In a sharp editorial, The New York Times wrote, “India persists in a cruel strategy of bringing down birthrates through mass female sterilization…Mr. Modi should call for an immediate end to mass sterilization of poor women.” (NYT, 20 November 2014.) CNN, in an article published under the header, “India sterilization program under fire after women’s deaths, “ quoted Kerry McBroom, an advocate with the Human Rights Network extensively on the issue. McBloom said that the deaths in Chhattisgarh should serve as a wake-up call to rethink the sterilization program more generally. (12 November 2014).


The Indian news media did not question the government as strongly, nor did it take its critique as far as pushing for an end to mass sterilization camps. The Indian media’s focus instead was on culpability for the gross medical negligence and how fixing basic health infrastructure systems is critical. (To be sure, these questions are important as well.)

Both the television and print media questioned top political leaders and reported their reactions – the Chhattisgarh Chief Minister Raman Singh called the incident “unfortunate” and promised swift action, the Health Minister JP Nadda denied the central government’s sterilization targets, and Minister for Women & Child Development Maneka Gandhi said “lesson we have learned from this is that all invasive procedures must be done institutionally.” Meanwhile, the opposition parties slammed the Chhattisgarh state government and held it responsible. The state government in turn, blamed the doctors.

The Times of India and The Hindu stuck mostly to the angles of negligence and lack of safe infrastructure. Television news channels structured their line of questioning similarly, but their discussions did tangentially question why female sterilization is the cornerstone of the government’s family planning policy. On 14 November, CNN-IBN aired a debate featuring experts and a former government official, where its talking point was, “Bilaspur Tragedy: Is the government health infrastructure in need of a revamp?” A former Health secretary did say that camps should be closed but this suggestion was lost in the debate. NDTV’s Barkha Dutt took the dialogue the furthest on her show “We The People,” posing the question, “Medicine or Murder: Time to Scrap the Mass Sterilisation Policy?” A slew of politicians and experts from across the spectrum made up the guest panel and audience, and a heated conversation ensued. Unfortunately the conversation remained stuck over whether alternative contraceptive methods for poor women are feasible or not, and didn’t really put emphasis on the fact that mass sterilization camps should be stopped.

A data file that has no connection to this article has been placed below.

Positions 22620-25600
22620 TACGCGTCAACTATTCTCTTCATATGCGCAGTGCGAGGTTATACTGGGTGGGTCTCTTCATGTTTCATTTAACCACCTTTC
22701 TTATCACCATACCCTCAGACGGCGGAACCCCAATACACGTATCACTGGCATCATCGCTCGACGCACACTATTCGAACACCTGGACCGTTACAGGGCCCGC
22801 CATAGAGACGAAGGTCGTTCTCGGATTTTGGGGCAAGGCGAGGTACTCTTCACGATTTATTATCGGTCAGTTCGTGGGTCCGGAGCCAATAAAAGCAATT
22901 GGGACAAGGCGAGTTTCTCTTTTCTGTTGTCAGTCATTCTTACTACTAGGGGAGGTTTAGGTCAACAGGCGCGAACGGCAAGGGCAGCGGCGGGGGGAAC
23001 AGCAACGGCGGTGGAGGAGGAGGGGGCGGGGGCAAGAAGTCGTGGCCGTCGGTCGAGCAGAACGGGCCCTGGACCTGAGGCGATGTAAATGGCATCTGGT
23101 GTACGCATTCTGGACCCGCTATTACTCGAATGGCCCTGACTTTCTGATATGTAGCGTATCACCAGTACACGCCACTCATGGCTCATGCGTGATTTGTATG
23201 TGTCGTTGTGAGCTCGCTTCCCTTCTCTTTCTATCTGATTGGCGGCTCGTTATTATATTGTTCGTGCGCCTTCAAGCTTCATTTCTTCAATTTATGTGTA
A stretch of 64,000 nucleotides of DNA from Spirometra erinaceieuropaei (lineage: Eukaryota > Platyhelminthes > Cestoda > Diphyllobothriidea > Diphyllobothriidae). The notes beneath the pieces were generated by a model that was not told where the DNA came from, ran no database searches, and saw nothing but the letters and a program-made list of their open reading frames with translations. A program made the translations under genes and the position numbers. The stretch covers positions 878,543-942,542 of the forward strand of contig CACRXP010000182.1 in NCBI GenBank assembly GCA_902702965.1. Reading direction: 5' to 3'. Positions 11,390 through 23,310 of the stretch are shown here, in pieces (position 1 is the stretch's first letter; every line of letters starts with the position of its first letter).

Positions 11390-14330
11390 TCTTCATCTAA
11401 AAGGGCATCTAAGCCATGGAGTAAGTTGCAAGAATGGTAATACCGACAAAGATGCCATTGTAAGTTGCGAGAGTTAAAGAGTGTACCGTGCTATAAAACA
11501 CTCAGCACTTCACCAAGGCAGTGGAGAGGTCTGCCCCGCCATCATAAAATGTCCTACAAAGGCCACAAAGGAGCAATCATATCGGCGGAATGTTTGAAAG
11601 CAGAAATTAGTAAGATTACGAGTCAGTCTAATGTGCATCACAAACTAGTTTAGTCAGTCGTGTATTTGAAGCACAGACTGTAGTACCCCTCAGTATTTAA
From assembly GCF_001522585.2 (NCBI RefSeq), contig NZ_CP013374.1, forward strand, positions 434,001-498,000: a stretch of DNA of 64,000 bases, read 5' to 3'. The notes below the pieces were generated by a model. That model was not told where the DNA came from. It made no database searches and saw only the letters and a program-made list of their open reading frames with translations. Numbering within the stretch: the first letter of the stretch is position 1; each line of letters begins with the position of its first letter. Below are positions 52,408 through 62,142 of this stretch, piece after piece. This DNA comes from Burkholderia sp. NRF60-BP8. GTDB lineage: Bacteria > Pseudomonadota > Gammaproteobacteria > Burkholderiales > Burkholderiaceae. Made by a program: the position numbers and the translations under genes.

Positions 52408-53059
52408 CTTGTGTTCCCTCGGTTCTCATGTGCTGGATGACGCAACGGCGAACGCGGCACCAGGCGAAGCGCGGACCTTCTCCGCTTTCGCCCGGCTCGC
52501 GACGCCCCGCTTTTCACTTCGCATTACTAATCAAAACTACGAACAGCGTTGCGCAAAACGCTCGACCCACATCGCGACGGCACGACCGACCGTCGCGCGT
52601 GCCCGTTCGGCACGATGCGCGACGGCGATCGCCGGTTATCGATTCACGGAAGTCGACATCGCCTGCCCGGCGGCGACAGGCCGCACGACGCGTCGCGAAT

These are just a few examples but the bottomline is that the Indian media failed to condemn the policy of mass sterilizations. I have yet to come across even one article or opinion piece from the Indian media that condemns the mass sterilization camps as scathingly as the NYT editorial. The Indian media should have focused on the big picture. What has happened in Chhattisgarh is a human rights violation on so many levels, it is hard to control one’s outrage, but the right questions must be asked and their answers sought.